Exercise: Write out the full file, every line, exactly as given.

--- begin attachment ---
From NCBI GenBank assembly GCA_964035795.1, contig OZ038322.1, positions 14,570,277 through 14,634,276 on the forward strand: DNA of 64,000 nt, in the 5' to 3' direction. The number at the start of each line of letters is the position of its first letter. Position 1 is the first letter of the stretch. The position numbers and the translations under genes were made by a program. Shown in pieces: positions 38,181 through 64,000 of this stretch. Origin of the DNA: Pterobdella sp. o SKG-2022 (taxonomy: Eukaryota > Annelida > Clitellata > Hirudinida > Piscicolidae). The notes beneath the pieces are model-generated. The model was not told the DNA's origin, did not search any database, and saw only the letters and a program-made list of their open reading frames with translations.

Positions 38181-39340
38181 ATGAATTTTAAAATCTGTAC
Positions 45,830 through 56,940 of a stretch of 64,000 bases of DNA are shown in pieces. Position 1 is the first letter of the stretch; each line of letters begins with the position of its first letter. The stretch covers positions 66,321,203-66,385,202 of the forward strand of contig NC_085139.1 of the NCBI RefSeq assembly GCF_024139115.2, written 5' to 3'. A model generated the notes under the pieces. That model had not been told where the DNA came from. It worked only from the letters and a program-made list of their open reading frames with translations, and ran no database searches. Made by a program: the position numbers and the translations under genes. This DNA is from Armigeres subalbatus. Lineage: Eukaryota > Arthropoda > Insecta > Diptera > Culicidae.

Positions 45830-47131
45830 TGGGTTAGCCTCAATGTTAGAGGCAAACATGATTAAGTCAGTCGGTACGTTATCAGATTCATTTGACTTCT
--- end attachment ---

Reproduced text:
From NCBI GenBank assembly GCA_964035795.1, contig OZ038322.1, positions 14,570,277 through 14,634,276 on the forward strand: DNA of 64,000 nt, in the 5' to 3' direction. The number at the start of each line of letters is the position of its first letter. Position 1 is the first letter of the stretch. The position numbers and the translations under genes were made by a program. Shown in pieces: positions 38,181 through 64,000 of this stretch. Origin of the DNA: Pterobdella sp. o SKG-2022 (taxonomy: Eukaryota > Annelida > Clitellata > Hirudinida > Piscicolidae). The notes beneath the pieces are model-generated. The model was not told the DNA's origin, did not search any database, and saw only the letters and a program-made list of their open reading frames with translations.

Positions 38181-39340
38181 ATGAATTTTAAAATCTGTAC
Positions 45,830 through 56,940 of a stretch of 64,000 bases of DNA are shown in pieces. Position 1 is the first letter of the stretch; each line of letters begins with the position of its first letter. The stretch covers positions 66,321,203-66,385,202 of the forward strand of contig NC_085139.1 of the NCBI RefSeq assembly GCF_024139115.2, written 5' to 3'. A model generated the notes under the pieces. That model had not been told where the DNA came from. It worked only from the letters and a program-made list of their open reading frames with translations, and ran no database searches. Made by a program: the position numbers and the translations under genes. This DNA is from Armigeres subalbatus. Lineage: Eukaryota > Arthropoda > Insecta > Diptera > Culicidae.

Positions 45830-47131
45830 TGGGTTAGCCTCAATGTTAGAGGCAAACATGATTAAGTCAGTCGGTACGTTATCAGATTCATTTGACTTCT